Annual vs Biennual Mammography for Breast Cancer Detection


A new study to be published in the Annals of Internal Medicine concluded that by being screened for mammogram every other year a woman’s probability of having a false positive episode is reduced by about a third-from 61% to 42% over the course of a decade. –

In the study almost 170,000 women between age 40 and 59 from seven regions of the United States and almost 4,500 women with invasive breast cancer were evaluated in relation to mammograms. Because of the added decade of testing, they found that women who started mammograms at 40 instead of 50 were more likely to have more false-positive results that lead to more treatment. The authors said “this study provides accurate estimates of the risk of a false-positive mammography and breast biopsy for women undergoing repeat mammography in community practice, and so provides important information about the potential harms of undergoing regular mammography.”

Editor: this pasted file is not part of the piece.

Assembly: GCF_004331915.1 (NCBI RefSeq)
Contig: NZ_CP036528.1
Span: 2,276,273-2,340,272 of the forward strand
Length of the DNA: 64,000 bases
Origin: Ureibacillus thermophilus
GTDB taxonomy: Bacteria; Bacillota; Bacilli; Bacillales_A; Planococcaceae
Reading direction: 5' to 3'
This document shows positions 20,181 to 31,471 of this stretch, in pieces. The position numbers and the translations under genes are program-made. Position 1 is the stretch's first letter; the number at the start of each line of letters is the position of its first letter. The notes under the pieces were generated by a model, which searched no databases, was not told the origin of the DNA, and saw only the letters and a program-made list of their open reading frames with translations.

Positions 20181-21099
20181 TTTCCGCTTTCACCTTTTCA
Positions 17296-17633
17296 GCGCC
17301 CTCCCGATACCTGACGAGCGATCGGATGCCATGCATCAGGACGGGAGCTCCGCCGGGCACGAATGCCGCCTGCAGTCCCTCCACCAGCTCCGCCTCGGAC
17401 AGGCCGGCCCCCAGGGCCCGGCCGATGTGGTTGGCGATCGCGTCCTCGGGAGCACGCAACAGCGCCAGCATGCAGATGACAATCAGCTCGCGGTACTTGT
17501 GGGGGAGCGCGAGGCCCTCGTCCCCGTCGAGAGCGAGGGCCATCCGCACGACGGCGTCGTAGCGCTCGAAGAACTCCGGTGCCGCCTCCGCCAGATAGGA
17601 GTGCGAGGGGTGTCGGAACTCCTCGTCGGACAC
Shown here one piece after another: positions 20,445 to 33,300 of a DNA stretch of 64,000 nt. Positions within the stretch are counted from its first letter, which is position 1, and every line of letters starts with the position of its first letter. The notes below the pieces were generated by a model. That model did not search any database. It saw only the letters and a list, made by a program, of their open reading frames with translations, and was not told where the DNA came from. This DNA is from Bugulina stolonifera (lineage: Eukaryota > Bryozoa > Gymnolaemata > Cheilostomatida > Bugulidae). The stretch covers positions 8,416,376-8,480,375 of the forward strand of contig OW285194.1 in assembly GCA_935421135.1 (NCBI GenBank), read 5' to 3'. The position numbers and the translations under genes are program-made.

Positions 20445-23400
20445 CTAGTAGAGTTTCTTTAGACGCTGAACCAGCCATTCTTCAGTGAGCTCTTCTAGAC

An additional report to be published in the same issue of the Annals of Internal Medicine studied almost 333.000 women between age 40 and 79 to examine the accuracy of film mammography against digital screening which is replacing the older film screening. Findings showed that overall cancer detection rates were similar for both methods but digital screening may be better for women between age 40 and 49 who are more likely to have extremely dense breasts associated with lower cancer detection. The study also found that digital mammography better detects estrogen receptor-negative tumors for women between age 40 and 49. If women start biennial screening at age 40, they will undergo 17 exams, and those who start annual screenings at age 40 will undergo 34 exams. The researchers concluded that screening every other year would likely lessen the chances of false-positive tests but “could also delay cancer diagnosis.” However, the authors found that for those diagnosed with cancer, women screened every two years were not significantly more likely to be diagnosed with late-stage cancer compared to those screened every year.

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